There are reasons to doubt the validity of such assumptions, as an American educator intimately familiar with Nazi schools and youth cautioned in 1941. Nazi schooling, he averred, "produced a generation of human beings in Nazi Germany so different from normal American youth that mere academic comparison seems inane and any sort of evaluation of the Nazi educational system is extremely difficult." So what justifies the prevailing assumptions about the similarity between us and Germans during the Nazi period and before? Should we not take a fresh look and examine whether or not our notions of ourselves held for Germans in 1890, 1925, and 1941? We readily accept that preliterate peoples have believed trees to be animated by good and evil spirits, capable of transforming the material world, that the Aztecs believed human sacrifices were necessary for the sun to rise, that in the middle ages Jews were seen as agents of the Devil, so why can we not believe that many Germans in the twentieth century subscribed to beliefs that appear to us to be palpably absurd, that Germans too were, at least in one realm, prone to "magical thinking"?
Why not approach Germany as an anthropologist would the world of a people about whom little is known? After all, this was a society that produced a cataclysm, the Holocaust, which people did not predict or, with rare exceptions, ever imagine to have been possible. The Holocaust was a radical break with everything known in human history, with all previous forms of political practice. It constituted a set of actions, and an imaginative orientation that was completely at odds with the intellectual foundations of modern western civilization, the Enlightenment, as well as the Christian and secular ethical and behavioral norms that had governed modern western societies. It appears, then, on the face of it, that the study of the society which produced this then unimagined, and unimaginable, event requires us to question our assumptions about that society's similarity to our own. It demands that we examine our belief that it shared the rational economic orientation that guides social scientific and popular images of our society. Such an examination would reveal that much of Germany did roughly mirror our society, but that important realms of German society were fundamentally different. Indeed, the corpus of German antisemitic literature in the nineteenth and twentieth centuries-with its wild and hallucinatory accounts of the nature of Jews, their virtually limitless power, and their responsibility for nearly every harm that has befallen the world-is so divorced from reality that anyone reading it would be hard pressed to conclude that it was anything but the product of the collective scribes of an insane asylum. No aspect of Germany is in greater need of this sort of anthropological reevaluation than is its people's antisemitism.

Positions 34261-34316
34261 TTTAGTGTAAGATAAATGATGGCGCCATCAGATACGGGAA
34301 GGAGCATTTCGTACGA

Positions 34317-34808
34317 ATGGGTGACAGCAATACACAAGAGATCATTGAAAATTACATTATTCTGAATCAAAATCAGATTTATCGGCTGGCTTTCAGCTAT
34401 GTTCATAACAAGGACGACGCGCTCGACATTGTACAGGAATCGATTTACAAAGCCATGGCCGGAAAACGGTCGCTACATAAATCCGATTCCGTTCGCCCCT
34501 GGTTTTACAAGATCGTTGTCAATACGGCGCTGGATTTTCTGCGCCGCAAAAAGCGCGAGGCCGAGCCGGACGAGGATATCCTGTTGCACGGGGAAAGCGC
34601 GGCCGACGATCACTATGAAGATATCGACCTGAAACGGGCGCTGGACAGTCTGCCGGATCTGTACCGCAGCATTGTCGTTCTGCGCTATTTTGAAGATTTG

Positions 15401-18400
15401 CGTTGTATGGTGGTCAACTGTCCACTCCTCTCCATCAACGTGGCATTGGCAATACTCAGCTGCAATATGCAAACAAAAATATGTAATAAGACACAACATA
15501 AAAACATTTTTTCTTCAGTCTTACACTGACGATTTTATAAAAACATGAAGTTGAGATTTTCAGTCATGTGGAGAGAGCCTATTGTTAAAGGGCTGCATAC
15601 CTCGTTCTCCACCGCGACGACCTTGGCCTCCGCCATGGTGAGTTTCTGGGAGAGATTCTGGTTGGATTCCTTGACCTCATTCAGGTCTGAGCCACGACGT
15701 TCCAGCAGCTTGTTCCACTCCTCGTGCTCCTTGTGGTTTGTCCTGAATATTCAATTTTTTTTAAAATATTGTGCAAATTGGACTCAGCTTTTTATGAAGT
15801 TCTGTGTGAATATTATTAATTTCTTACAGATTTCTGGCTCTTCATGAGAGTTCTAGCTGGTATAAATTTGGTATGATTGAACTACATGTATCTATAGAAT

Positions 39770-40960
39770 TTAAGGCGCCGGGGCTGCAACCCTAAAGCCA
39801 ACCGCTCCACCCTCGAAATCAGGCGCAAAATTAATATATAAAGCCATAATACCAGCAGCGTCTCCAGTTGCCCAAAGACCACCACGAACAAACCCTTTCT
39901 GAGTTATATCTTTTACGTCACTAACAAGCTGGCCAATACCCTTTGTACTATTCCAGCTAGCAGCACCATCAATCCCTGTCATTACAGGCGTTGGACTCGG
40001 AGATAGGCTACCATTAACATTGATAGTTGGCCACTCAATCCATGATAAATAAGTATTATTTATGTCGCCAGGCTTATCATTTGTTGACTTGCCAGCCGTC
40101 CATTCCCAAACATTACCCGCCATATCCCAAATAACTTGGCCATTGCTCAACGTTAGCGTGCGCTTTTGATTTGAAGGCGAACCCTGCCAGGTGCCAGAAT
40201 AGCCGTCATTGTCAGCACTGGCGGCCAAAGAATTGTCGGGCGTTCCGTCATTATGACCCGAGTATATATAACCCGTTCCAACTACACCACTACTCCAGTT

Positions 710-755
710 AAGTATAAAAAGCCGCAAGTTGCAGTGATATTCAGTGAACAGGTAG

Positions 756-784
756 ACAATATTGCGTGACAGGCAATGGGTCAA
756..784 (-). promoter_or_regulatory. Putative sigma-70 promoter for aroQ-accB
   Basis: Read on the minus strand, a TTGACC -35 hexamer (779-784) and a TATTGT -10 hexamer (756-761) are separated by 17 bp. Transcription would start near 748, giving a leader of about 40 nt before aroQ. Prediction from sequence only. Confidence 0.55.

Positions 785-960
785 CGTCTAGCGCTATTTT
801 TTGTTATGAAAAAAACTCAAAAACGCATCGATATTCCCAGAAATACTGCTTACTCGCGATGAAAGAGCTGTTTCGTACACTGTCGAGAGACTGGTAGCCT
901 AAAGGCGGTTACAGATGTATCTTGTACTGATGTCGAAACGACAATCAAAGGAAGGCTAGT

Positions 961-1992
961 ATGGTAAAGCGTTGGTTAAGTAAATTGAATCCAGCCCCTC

We know that many societies have existed in which certain cosmological and ontological beliefs were well-nigh universal. Societies have come and gone where everyone believed in God, in witches, in the supernatural, that all foreigners are not human, that an individual's race determines his moral and intellectual qualities, that men are morally superior to women, that Blacks are inferior, or that Jews are evil. The list could go on. There are two different points here. The first is that even if many of these beliefs are now considered to be absurd, people once held them dearly, as articles of faith. Because they did, such beliefs provided them with maps, considered to have been infallible, to the social world, which they used in order to apprehend the contours of the surrounding landscapes, as guides through them and, when necessary, as sources and inspiration for designs to reshape them. Second, and equally important, such beliefs, however reasonable or absurd some of them may be, could be and